To decouple systems, we might introduce a queue into an integration service. The service running on the ESB still allows consumers of the service to send requests even when the back-end service is down or unreachable. The requests will be kept in the queue and will be processed when the back-end system is up again and available. Only when the message is rejected by the back-end service, for instance because of validation rules, the message will be sent to a Dead Letter Queue. (A common implementation of EIP Dead Letter Channel.) 

Dead letter channel-1.png

 Figure 2 Dead Letter Channel

Let’s have a look at a typical complex service as shown in figure3:

  • A client (in this picture the SoapUI client) calls the service (1)
  • The service puts the message in a queue for further processing (2)
  • A response is sent to the caller (3)

When we use SoapUI to test this service and we don’t do anything special, all we can test now in the testcase running in the SoapUI test-runner, is the delivery of the message to the queue. Is that what we really want to test in this integration? No, it’s not!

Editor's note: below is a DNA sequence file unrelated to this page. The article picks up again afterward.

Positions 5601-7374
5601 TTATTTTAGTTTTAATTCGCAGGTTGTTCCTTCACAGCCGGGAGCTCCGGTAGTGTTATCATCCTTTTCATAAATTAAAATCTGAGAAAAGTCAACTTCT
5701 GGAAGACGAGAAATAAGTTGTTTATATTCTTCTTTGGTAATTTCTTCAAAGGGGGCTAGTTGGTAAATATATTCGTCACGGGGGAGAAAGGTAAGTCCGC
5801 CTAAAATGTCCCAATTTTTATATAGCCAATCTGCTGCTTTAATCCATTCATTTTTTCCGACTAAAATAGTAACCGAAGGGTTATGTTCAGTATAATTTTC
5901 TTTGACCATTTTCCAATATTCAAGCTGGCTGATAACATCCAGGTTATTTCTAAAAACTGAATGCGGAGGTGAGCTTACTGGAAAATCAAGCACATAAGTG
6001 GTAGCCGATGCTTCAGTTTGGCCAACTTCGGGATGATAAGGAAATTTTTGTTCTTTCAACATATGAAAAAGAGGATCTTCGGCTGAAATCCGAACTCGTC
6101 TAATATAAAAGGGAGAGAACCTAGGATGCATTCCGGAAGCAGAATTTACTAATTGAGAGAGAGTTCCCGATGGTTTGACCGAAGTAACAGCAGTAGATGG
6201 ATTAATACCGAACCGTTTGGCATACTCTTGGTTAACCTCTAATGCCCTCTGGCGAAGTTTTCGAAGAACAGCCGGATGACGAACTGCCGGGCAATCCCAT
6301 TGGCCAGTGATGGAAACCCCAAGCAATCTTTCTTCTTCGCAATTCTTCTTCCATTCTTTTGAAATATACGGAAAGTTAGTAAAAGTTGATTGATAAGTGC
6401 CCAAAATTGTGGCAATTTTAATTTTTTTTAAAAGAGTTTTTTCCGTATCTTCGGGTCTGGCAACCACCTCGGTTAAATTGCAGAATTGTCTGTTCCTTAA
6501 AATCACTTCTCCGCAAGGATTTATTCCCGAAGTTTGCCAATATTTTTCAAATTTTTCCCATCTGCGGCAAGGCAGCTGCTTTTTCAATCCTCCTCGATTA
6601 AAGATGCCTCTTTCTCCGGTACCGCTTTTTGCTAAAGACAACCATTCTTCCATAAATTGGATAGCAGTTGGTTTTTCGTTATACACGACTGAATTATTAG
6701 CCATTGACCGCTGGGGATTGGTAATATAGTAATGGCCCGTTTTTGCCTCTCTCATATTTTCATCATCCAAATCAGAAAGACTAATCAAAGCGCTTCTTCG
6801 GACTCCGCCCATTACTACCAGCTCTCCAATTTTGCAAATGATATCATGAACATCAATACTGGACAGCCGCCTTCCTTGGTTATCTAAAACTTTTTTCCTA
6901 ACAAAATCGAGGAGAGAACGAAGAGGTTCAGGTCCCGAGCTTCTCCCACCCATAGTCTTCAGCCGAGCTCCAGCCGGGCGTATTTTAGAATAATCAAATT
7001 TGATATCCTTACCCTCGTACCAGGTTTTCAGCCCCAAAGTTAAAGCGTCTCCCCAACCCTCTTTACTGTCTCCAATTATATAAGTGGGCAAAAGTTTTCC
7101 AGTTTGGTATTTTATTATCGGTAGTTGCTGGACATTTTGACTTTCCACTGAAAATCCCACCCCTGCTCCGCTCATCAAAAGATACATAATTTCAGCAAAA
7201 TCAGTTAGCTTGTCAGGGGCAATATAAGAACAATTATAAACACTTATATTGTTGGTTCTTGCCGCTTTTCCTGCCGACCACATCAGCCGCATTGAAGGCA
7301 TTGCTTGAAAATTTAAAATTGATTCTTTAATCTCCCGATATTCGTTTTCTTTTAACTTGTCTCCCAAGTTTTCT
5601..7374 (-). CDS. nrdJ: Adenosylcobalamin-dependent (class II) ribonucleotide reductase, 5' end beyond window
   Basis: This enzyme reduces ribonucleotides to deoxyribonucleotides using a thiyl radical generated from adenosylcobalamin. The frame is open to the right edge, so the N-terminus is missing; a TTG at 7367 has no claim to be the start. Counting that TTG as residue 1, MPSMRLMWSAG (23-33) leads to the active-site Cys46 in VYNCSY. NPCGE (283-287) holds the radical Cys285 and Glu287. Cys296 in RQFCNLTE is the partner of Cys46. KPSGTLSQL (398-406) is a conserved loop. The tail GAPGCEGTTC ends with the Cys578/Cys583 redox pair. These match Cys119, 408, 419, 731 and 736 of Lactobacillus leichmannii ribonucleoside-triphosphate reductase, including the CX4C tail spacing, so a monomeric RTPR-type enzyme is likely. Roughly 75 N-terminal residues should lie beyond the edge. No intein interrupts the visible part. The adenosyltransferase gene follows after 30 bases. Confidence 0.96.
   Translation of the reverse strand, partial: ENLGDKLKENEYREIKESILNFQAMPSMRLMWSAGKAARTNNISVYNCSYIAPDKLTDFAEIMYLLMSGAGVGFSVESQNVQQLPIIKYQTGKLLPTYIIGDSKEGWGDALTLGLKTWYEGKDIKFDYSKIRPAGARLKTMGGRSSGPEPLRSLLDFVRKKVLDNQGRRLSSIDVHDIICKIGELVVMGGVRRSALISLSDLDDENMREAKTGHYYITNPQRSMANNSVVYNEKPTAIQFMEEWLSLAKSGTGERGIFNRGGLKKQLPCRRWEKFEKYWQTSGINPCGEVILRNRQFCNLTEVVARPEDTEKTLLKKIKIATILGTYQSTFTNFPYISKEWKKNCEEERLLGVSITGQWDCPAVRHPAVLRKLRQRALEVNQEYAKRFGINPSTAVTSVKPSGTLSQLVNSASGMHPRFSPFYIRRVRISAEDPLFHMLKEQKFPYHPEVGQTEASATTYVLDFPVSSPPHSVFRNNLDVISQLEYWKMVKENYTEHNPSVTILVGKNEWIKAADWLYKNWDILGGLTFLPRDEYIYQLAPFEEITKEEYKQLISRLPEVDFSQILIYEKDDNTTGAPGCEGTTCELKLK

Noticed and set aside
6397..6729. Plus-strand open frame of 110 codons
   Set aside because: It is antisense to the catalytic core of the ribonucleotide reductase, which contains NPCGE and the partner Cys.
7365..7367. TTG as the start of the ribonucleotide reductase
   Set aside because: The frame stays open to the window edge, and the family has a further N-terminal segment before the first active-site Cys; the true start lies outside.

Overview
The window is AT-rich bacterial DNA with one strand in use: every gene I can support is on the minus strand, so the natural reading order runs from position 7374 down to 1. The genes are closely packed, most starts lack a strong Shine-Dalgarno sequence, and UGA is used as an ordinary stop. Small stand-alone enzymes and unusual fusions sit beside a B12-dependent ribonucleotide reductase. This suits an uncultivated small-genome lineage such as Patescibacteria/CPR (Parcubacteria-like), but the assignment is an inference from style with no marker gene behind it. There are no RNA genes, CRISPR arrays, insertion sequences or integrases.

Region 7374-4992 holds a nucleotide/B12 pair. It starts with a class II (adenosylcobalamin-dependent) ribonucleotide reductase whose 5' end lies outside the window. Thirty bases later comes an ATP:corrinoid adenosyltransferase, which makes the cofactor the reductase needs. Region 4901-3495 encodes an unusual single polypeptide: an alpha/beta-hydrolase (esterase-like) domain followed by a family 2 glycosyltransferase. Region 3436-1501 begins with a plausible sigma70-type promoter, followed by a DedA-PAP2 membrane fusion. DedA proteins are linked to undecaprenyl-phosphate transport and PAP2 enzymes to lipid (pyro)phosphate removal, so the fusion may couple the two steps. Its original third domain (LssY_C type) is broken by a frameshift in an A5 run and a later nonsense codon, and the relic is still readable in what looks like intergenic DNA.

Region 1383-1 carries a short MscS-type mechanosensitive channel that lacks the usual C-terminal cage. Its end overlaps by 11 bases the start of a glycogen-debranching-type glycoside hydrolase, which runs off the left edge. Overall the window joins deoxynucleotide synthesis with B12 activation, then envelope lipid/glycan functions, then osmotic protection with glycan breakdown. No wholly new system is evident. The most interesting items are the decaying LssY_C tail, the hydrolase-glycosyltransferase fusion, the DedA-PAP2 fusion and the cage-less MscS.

Let’s have a look at the rest of the integration:

  • Some component is listening to the queue and when a message is present, the message is retrieved from the queue (4) and a complex service is invoked.
    This service:

    • Calls back-end service 1 (a stub during our tests) (5)
    • Calls back-end service 2 (a stub during our tests) (6)
    • Answers of both back-end service 1 and back-end service 2 are combined and transformed into a new message
    • This new message is sent to back-end service 3 (a stub during our tests) (7)

SoapUI integration.pngFigure 3